But that’s not all. Allen was a former executive for the Washington Football Team. Despite the reverence shown by its fans, the organization is no stranger to controversy. After years of protests, it finally dropped the name “Redskins” and is currently considering a new, less controversial team name. Team owner and prominent businessman Dan Snyder is no stranger to scandal either. While he denied involvement in a couple of incidents alleging misconduct, one of which centered around questionable videos made during a WFT cheerleader swimsuit calendar shoot, he did reach an undisclosed settlement with a woman over the matter. Now it’s been reported that Gruden was emailing photos of topless cheerleaders to team executives. And what does the Washington Football Team do in response? Schedule a hastily put-together number retirement for Sean Taylor, an All-Pro former player who was gunned down in his prime. This seems to be the type of event that would be scheduled and announced months in advance, one that would also be planned for a home game against a lesser team to try and ensure a good fan turnout. However, the WFT did it within a week after the Gruden emails came to light against a team that has appeared in two recent Super Bowls. Strange.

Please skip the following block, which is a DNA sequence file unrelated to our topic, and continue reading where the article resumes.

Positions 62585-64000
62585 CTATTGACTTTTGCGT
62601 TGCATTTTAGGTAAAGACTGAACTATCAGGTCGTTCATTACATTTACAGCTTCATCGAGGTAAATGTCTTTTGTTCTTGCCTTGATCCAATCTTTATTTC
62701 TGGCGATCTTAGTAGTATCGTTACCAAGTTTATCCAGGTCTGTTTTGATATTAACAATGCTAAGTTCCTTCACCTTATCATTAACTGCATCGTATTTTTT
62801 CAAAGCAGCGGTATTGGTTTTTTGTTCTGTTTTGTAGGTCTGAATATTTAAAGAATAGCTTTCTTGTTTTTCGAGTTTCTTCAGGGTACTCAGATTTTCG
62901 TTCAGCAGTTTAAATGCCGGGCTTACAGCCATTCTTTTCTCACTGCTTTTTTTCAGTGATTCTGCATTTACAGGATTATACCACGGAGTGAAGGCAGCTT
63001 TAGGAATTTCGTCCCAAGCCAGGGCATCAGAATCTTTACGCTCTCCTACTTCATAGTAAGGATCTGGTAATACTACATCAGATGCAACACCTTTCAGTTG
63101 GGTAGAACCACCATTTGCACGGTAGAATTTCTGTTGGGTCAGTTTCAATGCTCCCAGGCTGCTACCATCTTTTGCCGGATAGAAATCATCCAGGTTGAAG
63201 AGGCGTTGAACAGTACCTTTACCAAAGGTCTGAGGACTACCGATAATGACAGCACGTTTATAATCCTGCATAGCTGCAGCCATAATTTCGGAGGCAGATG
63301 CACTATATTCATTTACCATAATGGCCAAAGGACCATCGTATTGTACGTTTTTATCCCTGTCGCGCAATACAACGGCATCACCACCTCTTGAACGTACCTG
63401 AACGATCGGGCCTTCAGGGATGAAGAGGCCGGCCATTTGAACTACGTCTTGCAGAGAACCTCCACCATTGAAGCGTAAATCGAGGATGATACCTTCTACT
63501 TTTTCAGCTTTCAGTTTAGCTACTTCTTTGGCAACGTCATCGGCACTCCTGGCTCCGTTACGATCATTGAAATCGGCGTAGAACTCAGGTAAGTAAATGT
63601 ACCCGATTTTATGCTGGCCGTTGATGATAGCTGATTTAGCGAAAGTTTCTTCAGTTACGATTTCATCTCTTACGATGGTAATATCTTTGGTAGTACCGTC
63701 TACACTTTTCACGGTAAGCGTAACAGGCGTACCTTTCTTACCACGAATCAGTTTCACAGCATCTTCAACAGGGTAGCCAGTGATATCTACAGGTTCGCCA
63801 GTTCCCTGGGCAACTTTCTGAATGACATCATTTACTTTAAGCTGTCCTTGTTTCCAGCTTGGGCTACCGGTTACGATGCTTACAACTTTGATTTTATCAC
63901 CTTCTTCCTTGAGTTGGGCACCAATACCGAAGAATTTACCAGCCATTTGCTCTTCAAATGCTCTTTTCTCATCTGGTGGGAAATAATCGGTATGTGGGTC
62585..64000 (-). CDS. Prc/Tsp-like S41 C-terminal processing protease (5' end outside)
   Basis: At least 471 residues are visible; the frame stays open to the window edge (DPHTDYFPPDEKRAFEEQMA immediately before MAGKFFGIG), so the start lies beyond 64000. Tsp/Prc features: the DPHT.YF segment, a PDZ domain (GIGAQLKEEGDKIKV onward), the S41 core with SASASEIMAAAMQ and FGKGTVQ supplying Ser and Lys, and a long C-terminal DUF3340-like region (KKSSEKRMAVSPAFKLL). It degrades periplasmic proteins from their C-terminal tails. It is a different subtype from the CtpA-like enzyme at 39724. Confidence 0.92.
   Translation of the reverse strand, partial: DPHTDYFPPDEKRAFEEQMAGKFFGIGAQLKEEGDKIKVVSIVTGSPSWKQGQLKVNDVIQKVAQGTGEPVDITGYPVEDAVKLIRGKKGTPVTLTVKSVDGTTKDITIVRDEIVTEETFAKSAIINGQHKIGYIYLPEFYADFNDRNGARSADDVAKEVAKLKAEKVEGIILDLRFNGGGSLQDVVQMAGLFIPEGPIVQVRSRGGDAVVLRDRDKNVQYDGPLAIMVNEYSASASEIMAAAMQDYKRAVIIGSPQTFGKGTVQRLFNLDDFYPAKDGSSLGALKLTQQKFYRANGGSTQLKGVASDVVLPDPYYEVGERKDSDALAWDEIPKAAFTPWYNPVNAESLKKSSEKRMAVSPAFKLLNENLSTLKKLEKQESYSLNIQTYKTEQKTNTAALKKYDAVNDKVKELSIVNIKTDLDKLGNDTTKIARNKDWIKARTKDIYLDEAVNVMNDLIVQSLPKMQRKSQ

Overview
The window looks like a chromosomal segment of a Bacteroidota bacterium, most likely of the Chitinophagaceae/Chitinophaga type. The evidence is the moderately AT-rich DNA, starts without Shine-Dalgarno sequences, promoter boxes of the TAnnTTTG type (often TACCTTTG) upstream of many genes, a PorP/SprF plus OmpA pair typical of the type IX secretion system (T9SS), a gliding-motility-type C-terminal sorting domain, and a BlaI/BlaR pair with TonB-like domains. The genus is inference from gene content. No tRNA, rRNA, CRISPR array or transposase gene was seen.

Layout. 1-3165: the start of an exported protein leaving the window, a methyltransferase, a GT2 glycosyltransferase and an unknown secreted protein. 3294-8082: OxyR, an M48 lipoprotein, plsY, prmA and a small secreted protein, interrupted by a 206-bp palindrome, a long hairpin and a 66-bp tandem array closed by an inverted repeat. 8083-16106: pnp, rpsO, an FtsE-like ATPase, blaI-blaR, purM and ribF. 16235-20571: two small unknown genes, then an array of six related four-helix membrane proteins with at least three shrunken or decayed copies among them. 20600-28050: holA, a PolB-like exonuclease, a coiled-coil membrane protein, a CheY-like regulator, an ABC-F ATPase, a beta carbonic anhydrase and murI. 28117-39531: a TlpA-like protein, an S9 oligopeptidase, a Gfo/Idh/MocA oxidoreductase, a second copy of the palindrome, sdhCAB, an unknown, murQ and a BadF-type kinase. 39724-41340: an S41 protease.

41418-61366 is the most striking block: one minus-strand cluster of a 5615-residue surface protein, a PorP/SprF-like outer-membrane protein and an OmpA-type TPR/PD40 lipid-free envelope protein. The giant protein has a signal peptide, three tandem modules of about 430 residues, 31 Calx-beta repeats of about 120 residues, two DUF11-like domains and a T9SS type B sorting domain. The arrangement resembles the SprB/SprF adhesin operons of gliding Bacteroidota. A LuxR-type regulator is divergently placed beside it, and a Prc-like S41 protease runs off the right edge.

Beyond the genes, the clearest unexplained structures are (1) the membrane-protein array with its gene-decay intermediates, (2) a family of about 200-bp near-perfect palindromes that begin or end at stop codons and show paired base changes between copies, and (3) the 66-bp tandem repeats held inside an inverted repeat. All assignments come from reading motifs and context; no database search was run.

So, we have 650,000 some-odd emails, a backwards-ass former coach-turned-analyst-turned coach, an NFL insider exposed for cozying up to team executives, and a team involved in the situation doing a rush job to celebrate a beloved former player who was tragically murdered in his prime. And only one guy has (deservedly) paid a price. What is the NFL hiding? What role could ESPN possibly play in this mess? Why is there not a full accounting of this to correct various issues that have plagued the League in recent years?

Much like Congress’s Jan. 6 Commission, there needs to be a thorough accounting for the various plagues infecting our nation’s premiere sports league. Colin Kaepernick took a knee to protest police brutality and a jilted justice system. Others joined him, jeopardizing their standing in the NFL along with multi-million dollar contracts. Perhaps they were protesting more than that though.

About WTWhatley

Bama born and raised. UA alum. I like listening to music and trying to barbecue stuff. I’d live at the beach if I could.